The common advice for people who have been diagnosed with heart problems like hypertension is "eat more fish, especially salmon." I've done a great deal of Googling and what I can't seem to figure out is whether fish is actually good for hypertension, or if it's just better than eating an equivalent portion of red meat or pork.
Question: Does eating (fatty) fish help to lower high blood pressure or does it help only when eaten instead of red meat?
Answer: Merely increasing fish, including oily fish, consumption without other dietary changes (especially losing excessive weight) may not help to reduce blood pressure.
In our study, fish consumption was associated with a slight increase in hypertension risk.
Consumption of fatty fish resulted in significant improvements in triglycerides and HDL cholesterol, whereas no effects were observed for...systolic and diastolic blood pressure.
According to one systematic review (American Society of Nutrition, 2017), consumption of red meat is associated with high blood pressure, but in some other studies (ResearchGate, 2014; Nutrition Journal, 2017) no such association have been found.
THE DIET AS A WHOLE
There is strong and consistent evidence that consumption of a DASH [Dietary Approaches to Stop Hypertension] diet results in reduced blood pressure in adults with above optimal blood pressure... A dietary pattern consistent with the DASH diet is rich in fruits, vegetables, low-fat dairy, fish, whole grains, fiber, potassium, and other minerals at recommended levels, and low in red and processed meat, sugar-sweetened foods and drinks, saturated fat, cholesterol, and sodium.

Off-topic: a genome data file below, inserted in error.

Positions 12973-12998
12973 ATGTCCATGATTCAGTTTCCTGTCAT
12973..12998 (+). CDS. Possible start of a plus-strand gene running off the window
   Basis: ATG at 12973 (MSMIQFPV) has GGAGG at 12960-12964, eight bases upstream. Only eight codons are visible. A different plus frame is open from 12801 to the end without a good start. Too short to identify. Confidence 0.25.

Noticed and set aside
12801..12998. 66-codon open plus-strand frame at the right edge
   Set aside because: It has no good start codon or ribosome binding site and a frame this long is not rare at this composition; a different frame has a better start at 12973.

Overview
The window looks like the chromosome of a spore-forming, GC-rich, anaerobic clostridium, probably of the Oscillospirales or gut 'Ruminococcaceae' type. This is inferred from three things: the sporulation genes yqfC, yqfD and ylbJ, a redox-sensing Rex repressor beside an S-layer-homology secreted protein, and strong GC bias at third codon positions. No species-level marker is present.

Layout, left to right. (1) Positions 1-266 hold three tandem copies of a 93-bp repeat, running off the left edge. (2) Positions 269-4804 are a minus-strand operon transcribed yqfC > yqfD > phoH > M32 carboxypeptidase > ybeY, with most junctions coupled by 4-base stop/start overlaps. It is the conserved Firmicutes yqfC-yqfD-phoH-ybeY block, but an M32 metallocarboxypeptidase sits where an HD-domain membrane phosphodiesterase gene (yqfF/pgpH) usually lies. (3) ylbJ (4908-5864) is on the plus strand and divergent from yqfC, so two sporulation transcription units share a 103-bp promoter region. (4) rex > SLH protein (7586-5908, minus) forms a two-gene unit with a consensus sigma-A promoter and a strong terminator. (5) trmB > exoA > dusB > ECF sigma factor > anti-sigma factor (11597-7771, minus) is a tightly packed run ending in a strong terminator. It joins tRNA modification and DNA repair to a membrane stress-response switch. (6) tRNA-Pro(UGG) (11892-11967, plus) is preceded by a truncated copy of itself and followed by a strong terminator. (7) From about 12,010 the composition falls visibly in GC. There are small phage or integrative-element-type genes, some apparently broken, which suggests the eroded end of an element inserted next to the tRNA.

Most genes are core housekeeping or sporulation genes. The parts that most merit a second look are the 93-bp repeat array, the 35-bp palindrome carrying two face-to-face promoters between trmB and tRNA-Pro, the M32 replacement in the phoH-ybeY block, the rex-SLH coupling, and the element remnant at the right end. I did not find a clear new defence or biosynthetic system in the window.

According to the American Heart Association should have fish high in omega 3 fatty acid twice a week.
The American Heart Association recommends eating fish (particularly fatty fish) at least two times (two servings) a week. Each serving is 3.5 ounce cooked, or about ¾ cup of flaked fish. Fatty fish like salmon, mackerel, herring, lake trout, sardines and albacore tuna are high in omega-3 fatty acids.
Increasing omega-3 fatty acid consumption through foods is preferable. However, those with coronary artery disease, may not get enough omega-3 by diet alone. These people may want to talk to their doctor about supplements. And for those with high triglycerides, even larger doses could help.
Omega-3 fatty acids also decrease triglyceride levels, slow growth rate of atherosclerotic plaque, and lower blood pressure (slightly).